Gig Buddies Portsmouth gives learning disabled people friends to go to fun events with

From top left to right: Chris Broughton, Anna and her husband Paul Miles, project coordinator Mike Harris, Matthew Miles and Gig Buddy Iggie Lesinska.
From top left to right: Chris Broughton, Anna and her husband Paul Miles, project coordinator Mike Harris, Matthew Miles and Gig Buddy Iggie Lesinska.
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Visiting the cinema, spending an evening at the theatre, going to see your favourite band – would you prefer to spend these moments on your own or with a pal?

It can be hard to find the perfect person to share an evening at the Wedgewood Rooms or the Guildhall, and the search can be even harder if you have a learning disability. 

Gig Buddies on a big night out

Gig Buddies on a big night out

But Gig Buddies Portsmouth is making it easier than ever, as part of a growing trend to help people with a learning disability to enjoy their interests with a new found friend. 

Set up by the learning disability charity Aldingbourne Trust, based in Chichester, since May 2017 Gig Buddies has been pairing people with and without a learning disability with similar tastes to enjoy Portsmouth’s live music and cultural events together. 

And it’s not just for gig-goers – the group has seen new friends enjoy a variety of live shows, from wrestling matches to fighting robots. 

One person who has benefited from the group is 24-year old Matthew Miles. 

Gig Buddies at Make

Gig Buddies at Make

He says he was ‘miserable’ before he found Gig Buddies. 

‘I had no friends – I had no social life’, says Matthew. 

His parents thought there was ‘nothing out there for people with disabilities like Matthew’ that would help him meet new people. 

Paul, Matthew’s father, says: ‘You wouldn’t believe what he was like a year ago, before we found Gig Buddies.

‘There’s been a real transformation.’ 

Now Matthew has someone to enjoy bowling, quiz nights, and trips to the cinema with – 24-year-old Iggie Lesinska, who admits to being unsure what to expect before the pair were introduced.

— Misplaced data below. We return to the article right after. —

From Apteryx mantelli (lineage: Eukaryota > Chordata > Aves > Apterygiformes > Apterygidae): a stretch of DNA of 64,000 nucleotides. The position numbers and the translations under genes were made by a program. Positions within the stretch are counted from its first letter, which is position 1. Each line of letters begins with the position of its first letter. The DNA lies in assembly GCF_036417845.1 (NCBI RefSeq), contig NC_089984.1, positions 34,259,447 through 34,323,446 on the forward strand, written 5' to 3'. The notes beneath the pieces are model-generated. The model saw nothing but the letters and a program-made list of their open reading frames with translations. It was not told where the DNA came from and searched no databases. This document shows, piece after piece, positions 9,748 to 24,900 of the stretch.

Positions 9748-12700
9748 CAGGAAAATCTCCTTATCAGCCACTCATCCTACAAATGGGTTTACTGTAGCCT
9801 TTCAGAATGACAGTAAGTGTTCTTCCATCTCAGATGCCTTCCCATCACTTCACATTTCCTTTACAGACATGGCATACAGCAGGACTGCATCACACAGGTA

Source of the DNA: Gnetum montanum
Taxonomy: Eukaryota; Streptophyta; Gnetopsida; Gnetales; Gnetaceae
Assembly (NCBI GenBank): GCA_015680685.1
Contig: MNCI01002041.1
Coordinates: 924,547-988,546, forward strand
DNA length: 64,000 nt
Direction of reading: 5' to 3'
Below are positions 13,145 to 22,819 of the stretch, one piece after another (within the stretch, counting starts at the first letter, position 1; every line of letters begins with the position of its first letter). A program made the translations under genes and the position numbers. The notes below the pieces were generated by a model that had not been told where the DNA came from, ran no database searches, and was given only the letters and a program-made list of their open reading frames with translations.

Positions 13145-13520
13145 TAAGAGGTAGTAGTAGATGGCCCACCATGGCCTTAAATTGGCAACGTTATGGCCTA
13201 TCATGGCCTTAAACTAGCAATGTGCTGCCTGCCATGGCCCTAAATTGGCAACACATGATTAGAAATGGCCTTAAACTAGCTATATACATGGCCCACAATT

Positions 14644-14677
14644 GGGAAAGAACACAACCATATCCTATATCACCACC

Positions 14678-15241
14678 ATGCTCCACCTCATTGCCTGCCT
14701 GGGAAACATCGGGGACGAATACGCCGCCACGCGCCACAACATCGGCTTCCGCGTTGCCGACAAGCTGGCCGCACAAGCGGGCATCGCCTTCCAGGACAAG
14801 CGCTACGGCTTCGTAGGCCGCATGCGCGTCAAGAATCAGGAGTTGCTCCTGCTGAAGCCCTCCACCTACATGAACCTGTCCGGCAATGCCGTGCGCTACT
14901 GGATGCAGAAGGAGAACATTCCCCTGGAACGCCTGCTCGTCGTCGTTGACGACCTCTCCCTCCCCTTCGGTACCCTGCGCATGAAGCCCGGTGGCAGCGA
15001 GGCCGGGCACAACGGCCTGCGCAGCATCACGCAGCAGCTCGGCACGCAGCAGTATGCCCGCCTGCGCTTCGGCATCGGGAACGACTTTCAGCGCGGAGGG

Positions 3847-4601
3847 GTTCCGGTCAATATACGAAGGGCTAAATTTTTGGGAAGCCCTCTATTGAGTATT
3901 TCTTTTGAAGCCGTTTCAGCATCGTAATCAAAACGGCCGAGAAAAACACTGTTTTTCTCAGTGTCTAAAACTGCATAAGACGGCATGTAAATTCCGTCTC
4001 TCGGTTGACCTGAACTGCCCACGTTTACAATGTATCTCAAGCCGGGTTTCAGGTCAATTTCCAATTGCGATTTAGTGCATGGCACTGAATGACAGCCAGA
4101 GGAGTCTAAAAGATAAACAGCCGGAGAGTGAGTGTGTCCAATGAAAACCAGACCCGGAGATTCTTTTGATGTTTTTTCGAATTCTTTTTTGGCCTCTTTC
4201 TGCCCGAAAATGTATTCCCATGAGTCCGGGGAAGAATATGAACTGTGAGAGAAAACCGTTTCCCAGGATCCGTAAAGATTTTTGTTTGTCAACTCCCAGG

Iggie says: ‘A friend told me about the group, and I decided I wanted to spend more time with people with special needs, because I didn’t know anyone with special needs. 

‘But mostly I wanted to make new friends and meet new people.

‘To be honest, I didn't think Mathew would be such a cool guy. 

‘But he’s really cool.’

Iggie says a recent quiz night with a group from Gig Buddies was ‘mind-blowing’. 

She says it showed her how many good friendships have been created by the project. 

For Mike Harris, who coordinates the group’s 60 participants, Matthew’s story reflects the experience of many people with a learning disability. 

‘We have one guy who does not have any friends and his family are so busy’, Mike says. ‘It means he only goes out once a week. 

‘We have had a few people who are into football, but they couldn't attend matches because they didn’t have anyone to go with. 

‘For a lot of people we talk to, the only people they see are those who are paid to care for them, or their family.’

Mike sees the problem as being exacerbated by government cuts, leaving only essential services for people like Matthew, who want friendship as well as support. 

Mike adds: ‘Money has been stripped out of learning disability services and adult social care.

‘The government will pay for what they see as essentials like food and medical needs. 

‘With budget cuts, these guys lose out, and they are the most vulnerable in society.’ 

Funding for the scheme is currently coming from Portsmouth City Council. 

While people who become a gig buddy receive safeguarding training, Iggie is keen to stress that the scheme is not about being a volunteer carer.

She said: ‘People need to see the inclusive value of being a gig buddy.

‘You have to be open and patient and go with the right mind set – things might happen that you have not experienced before. 

‘But it’s not about caring or looking after someone – it’s about making a friend.’ 

The work to pair the right people can’t be rushed, with Matthew waiting more than a year before meeting Iggie, who had met two other people through the project, but those pairings had not ‘clicked’. 

It’s no surprise that the service has a long waiting list – with more than 60 people with learning disabilities waiting for the right gig buddy to join the scheme.

Mike says: ‘The amount of people who go to gigs is huge so there’s no real reason why there can’t be more support. 

‘We don’t place big expectations on people – as a minimum, we want people to meet up once a month. 

‘And gig buddies could get free tickets to shows – we get sent tickets, and Kings Theatre and Guildhall often provide heavily discounted and free tickets for gig buddies.’

‘I went bowling with Matthew and a group of gig buddies’, says Paul. ‘I was totally gobsmacked at how much fun everyone was having.

‘You stand there and think, “this is amazing”.’

Gig Buddies is open to anyone over the age of 18, and provides safeguarding training and an introduction to various learning disabilities.

The scheme runs regular group events and works closely with both MAKE, a social enterprise in Southsea, providing employment opportunities for people with a learning disability, and Kingsley’s nightclub in Osborne Road, Southsea, which hosts a regular inclusive club night. 

Similar projects run in Brighton, Oxford, and Croydon.

Anyone interested in joining the Portsmouth scheme can contact Mike at Aldingbourne Trust by emailing mikeh@aldingbourne.org. 

Alternatively, go to gigbuddiesportsmouth.org.uk.